Lack of insurance could play a major role, study suggests
MONDAY, Oct. 20 (HealthDay News) -- Blacks and Hispanics are more likely to die in U.S. emergency rooms after a trauma than white patients are, researchers report.
Moreover, uninsured ER patients are more likely to die compared with insured patients, according to the study in the October issue of the Archives of Surgery.
"Both race and insurance status independently influences survival after trauma," said lead researcher Dr. Adil H. Haider, from the Johns Hopkins School of Medicine, in Baltimore. "Of the two, insurance status appears to have the stronger association with death after trauma."
Compared with an insured white patient, equivalently injured black patients have 20 percent higher risk of dying, while Hispanic patients have a 51 percent increased odds of dying, Haider said.
This problem is even worse for the uninsured, Haider said. "If we look at a similarly injured uninsured white patient, the odds of death go up by 55 percent. For uninsured minorities the odds of death go up even higher -- 78 percent for blacks and 130 percent for Hispanics."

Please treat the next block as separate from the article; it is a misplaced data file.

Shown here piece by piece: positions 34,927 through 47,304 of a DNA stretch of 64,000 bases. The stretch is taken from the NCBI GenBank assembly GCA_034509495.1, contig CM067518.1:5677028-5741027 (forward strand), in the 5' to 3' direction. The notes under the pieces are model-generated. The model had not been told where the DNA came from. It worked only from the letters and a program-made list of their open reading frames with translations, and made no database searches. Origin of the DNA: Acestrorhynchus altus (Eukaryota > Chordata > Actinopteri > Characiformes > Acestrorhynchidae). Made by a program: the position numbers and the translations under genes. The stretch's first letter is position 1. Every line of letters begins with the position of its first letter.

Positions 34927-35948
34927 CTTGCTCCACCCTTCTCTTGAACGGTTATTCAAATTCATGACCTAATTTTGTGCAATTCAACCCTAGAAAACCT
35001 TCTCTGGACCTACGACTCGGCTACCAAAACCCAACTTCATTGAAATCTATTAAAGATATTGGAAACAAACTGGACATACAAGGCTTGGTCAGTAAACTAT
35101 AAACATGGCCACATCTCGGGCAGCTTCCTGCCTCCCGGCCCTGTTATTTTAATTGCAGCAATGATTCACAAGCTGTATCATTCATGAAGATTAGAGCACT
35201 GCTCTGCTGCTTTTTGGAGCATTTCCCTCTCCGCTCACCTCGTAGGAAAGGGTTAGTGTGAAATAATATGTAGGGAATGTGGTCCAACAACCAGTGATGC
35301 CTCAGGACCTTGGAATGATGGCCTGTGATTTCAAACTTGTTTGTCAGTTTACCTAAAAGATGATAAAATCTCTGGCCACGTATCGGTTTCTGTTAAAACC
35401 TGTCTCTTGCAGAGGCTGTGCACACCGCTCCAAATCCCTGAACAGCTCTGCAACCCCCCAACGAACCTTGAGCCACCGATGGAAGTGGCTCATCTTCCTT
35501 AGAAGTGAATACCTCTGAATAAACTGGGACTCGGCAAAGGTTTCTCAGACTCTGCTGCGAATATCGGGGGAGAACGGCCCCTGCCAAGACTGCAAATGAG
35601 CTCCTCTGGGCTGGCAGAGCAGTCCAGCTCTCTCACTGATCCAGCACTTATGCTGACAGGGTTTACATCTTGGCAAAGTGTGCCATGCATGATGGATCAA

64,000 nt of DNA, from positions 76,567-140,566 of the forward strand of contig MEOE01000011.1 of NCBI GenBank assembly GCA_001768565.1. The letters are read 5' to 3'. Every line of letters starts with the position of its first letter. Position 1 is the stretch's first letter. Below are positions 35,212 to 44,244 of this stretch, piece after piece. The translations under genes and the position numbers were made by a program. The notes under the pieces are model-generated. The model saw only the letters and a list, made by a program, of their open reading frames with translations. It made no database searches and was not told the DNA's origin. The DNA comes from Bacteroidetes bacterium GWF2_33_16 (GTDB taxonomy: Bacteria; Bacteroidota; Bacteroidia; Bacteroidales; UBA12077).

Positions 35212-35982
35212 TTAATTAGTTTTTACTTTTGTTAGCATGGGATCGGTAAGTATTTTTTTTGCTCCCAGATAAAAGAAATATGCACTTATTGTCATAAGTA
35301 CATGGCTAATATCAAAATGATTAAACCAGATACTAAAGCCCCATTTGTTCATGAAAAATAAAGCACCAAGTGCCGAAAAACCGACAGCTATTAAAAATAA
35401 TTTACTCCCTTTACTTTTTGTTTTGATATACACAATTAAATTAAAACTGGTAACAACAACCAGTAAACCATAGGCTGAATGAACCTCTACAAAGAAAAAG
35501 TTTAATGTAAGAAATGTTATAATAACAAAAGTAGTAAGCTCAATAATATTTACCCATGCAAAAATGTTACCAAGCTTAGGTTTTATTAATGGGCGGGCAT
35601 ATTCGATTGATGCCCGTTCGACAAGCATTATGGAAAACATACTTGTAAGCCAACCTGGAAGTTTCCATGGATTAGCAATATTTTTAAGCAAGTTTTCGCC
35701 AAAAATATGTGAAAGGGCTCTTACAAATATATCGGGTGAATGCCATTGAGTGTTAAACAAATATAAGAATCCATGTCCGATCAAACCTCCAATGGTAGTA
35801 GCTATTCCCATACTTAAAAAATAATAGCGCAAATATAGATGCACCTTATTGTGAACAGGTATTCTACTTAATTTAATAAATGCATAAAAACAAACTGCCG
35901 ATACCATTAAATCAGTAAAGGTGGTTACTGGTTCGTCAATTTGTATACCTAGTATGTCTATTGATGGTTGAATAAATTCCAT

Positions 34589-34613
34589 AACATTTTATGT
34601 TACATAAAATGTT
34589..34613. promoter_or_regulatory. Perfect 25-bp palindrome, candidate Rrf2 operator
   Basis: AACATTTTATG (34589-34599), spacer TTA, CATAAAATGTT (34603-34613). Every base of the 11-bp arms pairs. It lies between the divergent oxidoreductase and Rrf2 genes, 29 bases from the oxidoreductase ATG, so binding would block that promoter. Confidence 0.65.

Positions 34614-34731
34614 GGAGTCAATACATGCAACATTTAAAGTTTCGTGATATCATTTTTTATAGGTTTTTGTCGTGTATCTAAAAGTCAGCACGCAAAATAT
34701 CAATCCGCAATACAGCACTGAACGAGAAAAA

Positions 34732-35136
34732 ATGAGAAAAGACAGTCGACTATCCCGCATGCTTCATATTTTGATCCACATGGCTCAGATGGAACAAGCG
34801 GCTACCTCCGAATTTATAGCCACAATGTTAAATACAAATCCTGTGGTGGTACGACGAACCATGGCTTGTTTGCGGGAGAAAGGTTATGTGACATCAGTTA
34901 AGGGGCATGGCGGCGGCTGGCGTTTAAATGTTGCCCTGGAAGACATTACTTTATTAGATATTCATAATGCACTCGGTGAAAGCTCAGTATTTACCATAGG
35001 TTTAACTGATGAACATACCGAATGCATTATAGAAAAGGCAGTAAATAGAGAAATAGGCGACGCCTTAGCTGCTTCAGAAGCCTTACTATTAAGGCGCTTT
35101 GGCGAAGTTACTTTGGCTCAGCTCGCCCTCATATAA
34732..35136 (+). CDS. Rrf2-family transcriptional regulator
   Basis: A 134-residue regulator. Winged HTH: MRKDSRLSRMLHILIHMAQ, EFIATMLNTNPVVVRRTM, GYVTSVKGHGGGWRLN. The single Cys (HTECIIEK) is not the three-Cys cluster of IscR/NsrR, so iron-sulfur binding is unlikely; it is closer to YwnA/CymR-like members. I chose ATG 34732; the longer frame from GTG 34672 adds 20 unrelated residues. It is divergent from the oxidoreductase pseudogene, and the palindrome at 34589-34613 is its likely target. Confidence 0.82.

For the study, Haider's team collected data on almost 430,000 patients treated in some 700 trauma centers throughout the United States. Among these patients more than 72,000 were black, almost 42,000 were Hispanic and almost 263,000 were white. In all, 47 percent had health insurance. The data came from the National Trauma Data Bank.
Haider's group found that 8.2 percent of blacks and 9.1 percent of Hispanics died, compared with 5.7 percent of whites. In addition, 8.6 percent of uninsured patients died compared with 4.4 percent of insured patients.
Minorities were much more likely to be uninsured; two-thirds of both black and Hispanic patients in the study were uninsured, while only one-third of white patients had no health insurance. Haider believes lack of heal
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